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Are girls the fairer sex in India? Revisting intra-household allocation of education expenditure

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  • Mehtabul Azam and Geeta Gandhi Kingdon

Abstract

This paper revisits the issue of the intra-household of education with the recently available India Human Development Survey which refers to 2005 and covers both urban and rural areas.� In addition to the traditional Engel method, the paper utilizes a Hurdle model to disentangle the decision to enroll (incur any educational expenditure) and the decision of how much to spend on education, conditional on enrolling.� Finally the paper also uses household fixed effects to examine whether any gender bias is a within-household phenomenon.� The paper finds that the traditional Engel method often fails to pick up gender bias where it exists not only because of the aggregation of data at the household-level but also because of aggregation of the two decisions in which gender can have opposite signs.� It is found that pro-male gender bias exists in the primary school age group for several states but that the incidence of gender bias increases with age - it is greater in the middle school age group (10-14 years) and greater still in the secondary school age group (15-19 years).� However, gender discrimination in the secondary school age group 15-19 takes place mainly through the decision to enroll boys and not girls, and not through differential expenditure on girls and boys.� The results also suggest that the extent of pro-male gender bias in educational expenditure is substantially greater in rural than in urban areas.� Finally, our results suggest that an important mechanism through which households spend less on girls than boys is by sending sons to fee-charging private schools and daughters to the fee-free government-funded schools.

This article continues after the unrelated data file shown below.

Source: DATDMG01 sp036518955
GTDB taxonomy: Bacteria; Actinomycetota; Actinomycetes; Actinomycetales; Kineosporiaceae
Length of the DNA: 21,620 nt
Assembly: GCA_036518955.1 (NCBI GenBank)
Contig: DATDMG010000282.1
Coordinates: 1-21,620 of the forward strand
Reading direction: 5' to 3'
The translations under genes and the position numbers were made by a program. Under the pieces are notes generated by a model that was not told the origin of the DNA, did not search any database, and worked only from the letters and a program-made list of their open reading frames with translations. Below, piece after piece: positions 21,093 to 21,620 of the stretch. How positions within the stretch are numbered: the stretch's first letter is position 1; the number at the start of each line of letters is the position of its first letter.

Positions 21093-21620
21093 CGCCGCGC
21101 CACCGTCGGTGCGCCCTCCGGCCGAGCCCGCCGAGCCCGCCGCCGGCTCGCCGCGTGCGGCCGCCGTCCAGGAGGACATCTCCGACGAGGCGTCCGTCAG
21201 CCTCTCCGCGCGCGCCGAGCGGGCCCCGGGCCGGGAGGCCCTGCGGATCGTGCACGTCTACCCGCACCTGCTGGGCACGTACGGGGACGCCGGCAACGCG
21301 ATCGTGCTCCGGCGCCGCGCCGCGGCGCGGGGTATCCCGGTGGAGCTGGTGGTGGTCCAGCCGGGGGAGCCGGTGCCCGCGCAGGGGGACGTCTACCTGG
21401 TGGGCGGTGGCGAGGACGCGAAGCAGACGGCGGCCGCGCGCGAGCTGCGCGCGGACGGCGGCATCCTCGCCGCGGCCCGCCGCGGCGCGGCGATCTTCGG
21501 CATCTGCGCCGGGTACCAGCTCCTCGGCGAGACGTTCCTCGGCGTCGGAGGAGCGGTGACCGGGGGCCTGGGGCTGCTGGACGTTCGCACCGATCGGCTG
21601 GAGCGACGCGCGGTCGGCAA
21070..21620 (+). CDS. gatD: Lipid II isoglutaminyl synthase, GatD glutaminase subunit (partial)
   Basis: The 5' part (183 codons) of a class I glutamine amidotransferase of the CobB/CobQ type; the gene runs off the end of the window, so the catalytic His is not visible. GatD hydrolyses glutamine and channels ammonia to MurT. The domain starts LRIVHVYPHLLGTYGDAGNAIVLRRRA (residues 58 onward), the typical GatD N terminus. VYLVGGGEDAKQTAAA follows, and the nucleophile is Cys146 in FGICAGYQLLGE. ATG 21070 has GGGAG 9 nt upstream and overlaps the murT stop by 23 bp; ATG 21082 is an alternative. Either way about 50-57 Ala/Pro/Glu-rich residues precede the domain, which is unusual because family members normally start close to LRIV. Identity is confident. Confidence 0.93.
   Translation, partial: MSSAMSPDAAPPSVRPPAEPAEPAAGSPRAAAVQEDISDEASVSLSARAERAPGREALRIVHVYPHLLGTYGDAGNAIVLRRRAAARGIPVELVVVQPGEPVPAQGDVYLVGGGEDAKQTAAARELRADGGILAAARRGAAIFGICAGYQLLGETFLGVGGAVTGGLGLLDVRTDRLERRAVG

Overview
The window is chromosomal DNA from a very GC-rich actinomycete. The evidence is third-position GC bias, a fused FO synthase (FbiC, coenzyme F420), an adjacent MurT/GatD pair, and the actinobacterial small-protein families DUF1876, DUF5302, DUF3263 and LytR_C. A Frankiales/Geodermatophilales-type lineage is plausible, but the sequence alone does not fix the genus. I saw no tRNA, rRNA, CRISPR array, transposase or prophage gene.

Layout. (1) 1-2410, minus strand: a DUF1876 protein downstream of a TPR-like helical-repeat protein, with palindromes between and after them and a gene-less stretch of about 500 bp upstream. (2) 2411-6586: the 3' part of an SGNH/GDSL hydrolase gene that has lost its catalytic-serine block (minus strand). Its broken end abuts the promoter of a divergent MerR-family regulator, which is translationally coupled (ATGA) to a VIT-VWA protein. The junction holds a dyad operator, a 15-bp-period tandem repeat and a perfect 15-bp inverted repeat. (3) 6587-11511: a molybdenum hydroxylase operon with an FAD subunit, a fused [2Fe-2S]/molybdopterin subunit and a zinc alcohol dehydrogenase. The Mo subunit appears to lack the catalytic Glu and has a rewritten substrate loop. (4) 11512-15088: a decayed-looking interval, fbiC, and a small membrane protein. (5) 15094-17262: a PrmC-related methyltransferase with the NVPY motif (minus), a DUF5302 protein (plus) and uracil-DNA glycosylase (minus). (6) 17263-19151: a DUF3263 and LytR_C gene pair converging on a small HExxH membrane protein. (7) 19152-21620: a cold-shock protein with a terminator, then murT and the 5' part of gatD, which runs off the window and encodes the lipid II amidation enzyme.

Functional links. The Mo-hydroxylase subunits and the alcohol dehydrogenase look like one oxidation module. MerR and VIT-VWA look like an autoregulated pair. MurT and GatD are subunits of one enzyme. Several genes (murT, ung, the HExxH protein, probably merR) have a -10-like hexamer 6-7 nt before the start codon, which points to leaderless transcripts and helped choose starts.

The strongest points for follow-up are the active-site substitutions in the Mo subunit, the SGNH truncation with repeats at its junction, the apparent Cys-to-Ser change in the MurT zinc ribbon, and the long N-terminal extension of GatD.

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Bibliographic Info

Paper provided by University of Oxford, Department of Economics in its series Economics Series Working Papers with number WPS/2011-10.

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Date of creation: 01 May 2011
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Handle: RePEc:oxf:wpaper:wps/2011-10

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Keywords: Gender bias; Educational expenditure; Engel curve; Hurdle model; India;

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  1. Nancy Birdsall & David Ross & Richard Sabot, 1993. "Underinvestment in Education: How Much Growth has Pakistan Foregone?," The Pakistan Development Review, Pakistan Institute of Development Economics, vol. 32(4), pages 453-499.
  2. Abu-Ghaida, Dina & Klasen, Stephan, 2003. "The Costs of Missing the Millennium Development Goal on Gender Equity," Discussion Papers in Economics 2, University of Munich, Department of Economics.
  3. Deaton, A. & Paxson, C., 1997. "Economies of Scale, Household Size, and the Demand for Food," Papers 178, Princeton, Woodrow Wilson School - Development Studies.